“Do you want to have ‘Today’ there? Yes,” said Jim Bell, former executive producer of “Today,” as well as NBC’s Olympics coverage from 2012 to 2018. Do you want fans in the stands? You bet. Do you want to take Johnny and Tara and drop them on the streets of Beijing? Of course. But if you can’t have the Olympics because of the pandemic, it’s better not to have it.”

Politics is adding another twist. NBC executives often see the Olympics as a political treat for viewers who transcend ideological differences. But even that bubble was pierced. Last week, Republicans in the House of Representatives sent a letter to NBC executives asking about the “level of influence” the Chinese government would have over the broadcast of the Games on television. network. In December, President Biden announced a diplomatic boycott of the Olympics because of China’s human rights abuses.

“The circumstances had an inevitable impact on the whole thing,” Mr. Costas said. “Ordinary people now fully understand the nature of the Chinese regime. It’s not something only news buffs know about. This is widely understood. ”

Mr. Weisman, a former NBC Sports producer, said, “Especially in China, I think it might not have the great celebration that it used to make the Olympics so special in the past. past.”

NBC said it will use Andrew Browne, an editorial director at Bloomberg and formerly China editor at The Wall Street Journal, and Jing Tsu, a professor at Yale, to help provide the analysis. about China in broadcasts.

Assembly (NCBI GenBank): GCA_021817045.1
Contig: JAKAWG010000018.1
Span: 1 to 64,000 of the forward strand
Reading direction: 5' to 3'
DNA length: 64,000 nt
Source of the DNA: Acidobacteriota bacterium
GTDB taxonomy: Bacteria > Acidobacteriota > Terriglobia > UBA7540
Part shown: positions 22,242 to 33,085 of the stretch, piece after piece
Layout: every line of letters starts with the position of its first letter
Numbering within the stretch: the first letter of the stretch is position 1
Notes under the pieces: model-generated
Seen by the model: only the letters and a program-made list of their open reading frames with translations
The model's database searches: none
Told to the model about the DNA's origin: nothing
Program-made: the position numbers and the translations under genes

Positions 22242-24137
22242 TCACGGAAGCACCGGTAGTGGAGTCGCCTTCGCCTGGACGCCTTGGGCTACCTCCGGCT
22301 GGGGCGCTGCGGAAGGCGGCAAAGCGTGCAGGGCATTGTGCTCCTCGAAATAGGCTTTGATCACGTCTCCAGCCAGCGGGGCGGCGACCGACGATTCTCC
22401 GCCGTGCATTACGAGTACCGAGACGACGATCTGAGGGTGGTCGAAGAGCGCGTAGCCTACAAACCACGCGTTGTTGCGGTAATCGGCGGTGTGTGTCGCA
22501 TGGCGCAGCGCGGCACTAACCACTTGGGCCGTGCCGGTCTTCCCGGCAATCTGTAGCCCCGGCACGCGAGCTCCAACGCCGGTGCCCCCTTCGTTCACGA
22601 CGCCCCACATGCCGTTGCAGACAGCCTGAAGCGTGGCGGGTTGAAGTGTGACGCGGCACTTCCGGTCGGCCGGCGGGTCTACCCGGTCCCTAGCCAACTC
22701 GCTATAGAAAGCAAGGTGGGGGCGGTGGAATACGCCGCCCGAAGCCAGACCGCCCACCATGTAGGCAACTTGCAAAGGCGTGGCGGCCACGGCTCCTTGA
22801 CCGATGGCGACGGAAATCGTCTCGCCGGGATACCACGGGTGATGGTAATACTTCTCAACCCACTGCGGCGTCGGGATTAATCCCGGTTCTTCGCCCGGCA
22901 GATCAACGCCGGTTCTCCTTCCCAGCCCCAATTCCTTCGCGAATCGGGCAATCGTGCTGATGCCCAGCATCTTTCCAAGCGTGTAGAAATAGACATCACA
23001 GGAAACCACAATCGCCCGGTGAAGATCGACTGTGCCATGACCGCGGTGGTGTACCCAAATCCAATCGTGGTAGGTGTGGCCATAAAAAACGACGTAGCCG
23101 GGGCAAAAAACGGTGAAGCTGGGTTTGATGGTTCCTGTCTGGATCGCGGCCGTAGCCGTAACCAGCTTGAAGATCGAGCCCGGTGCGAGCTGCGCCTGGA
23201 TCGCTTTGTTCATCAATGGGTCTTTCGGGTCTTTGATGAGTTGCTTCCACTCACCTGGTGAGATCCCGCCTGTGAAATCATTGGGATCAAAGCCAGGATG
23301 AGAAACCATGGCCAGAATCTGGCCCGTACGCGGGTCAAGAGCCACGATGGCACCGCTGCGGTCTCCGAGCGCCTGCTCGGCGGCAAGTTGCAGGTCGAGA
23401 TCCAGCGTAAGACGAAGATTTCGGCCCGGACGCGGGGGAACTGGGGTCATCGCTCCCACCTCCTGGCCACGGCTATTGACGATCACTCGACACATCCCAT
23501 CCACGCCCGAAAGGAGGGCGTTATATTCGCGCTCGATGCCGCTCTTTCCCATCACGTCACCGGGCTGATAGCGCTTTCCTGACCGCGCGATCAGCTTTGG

“The world, as we all know, is a really complicated place right now,” Molly Solomon, executive producer of NBC’s Olympics program, said at a press conference in January. “And we understand that there are some difficult issues related to the host country. So our coverage will provide perspective on China’s place in the world and the geopolitical context in which these games are being held. “

“But,” she continued, “athletes remain at the heart of our coverage.”

NBC also hopes that Games can give a boost to its fledgling streaming app, Peacock. The company is encouraging people to sign up for a paid version of the app that will show all Olympic events live.

Executives have vowed to make Peacock easier to use this year after an outcry from subscribers who complained the streamer was an annoying mess for the Summer Olympics. last.

There’s one bright spot for NBC: The network is guaranteed to boost ratings by mid-Olympic. On February 13, NBC will broadcast the Super Bowl, and right after the Vince Lombardi trophy performance, the network will go straight into Olympic coverage. In recent years, shows after the Super Bowl have often attracted more than 20 million viewers.

With the Super Bowl slowly drifting into late February, this will be the first time these two signature sporting events have overlapped. NBC switched its position with CBS during the Super Bowl broadcast rotation to ensure that it could air both events on the same day. NBC executives call it Super Golden Sunday.

“A once-in-a-lifetime moment,” said Jenny Storms, NBCUniversal’s director of sports and entertainment marketing last month.

Bevacqua, president of NBC Sports, said he hopes that the Olympics, instead of being a slam dunk, will be a tonic for viewers exhausted by the pandemic.

“There are certainly challenges, and there are certainly harsh realities,” he said. “But I think the beauty of sport and the beauty of the Olympic sports are really needed more than ever, and that’s the story we wanted to tell.”

Mr. Costas said he expected NBC to be smart and resourceful. “But of course, no matter how well they do a job, those circumstances will have an impact,” he said.

Tiffany Hsu contribution report. NBC Opens Olympics With ‘Worst Hand Imaginable’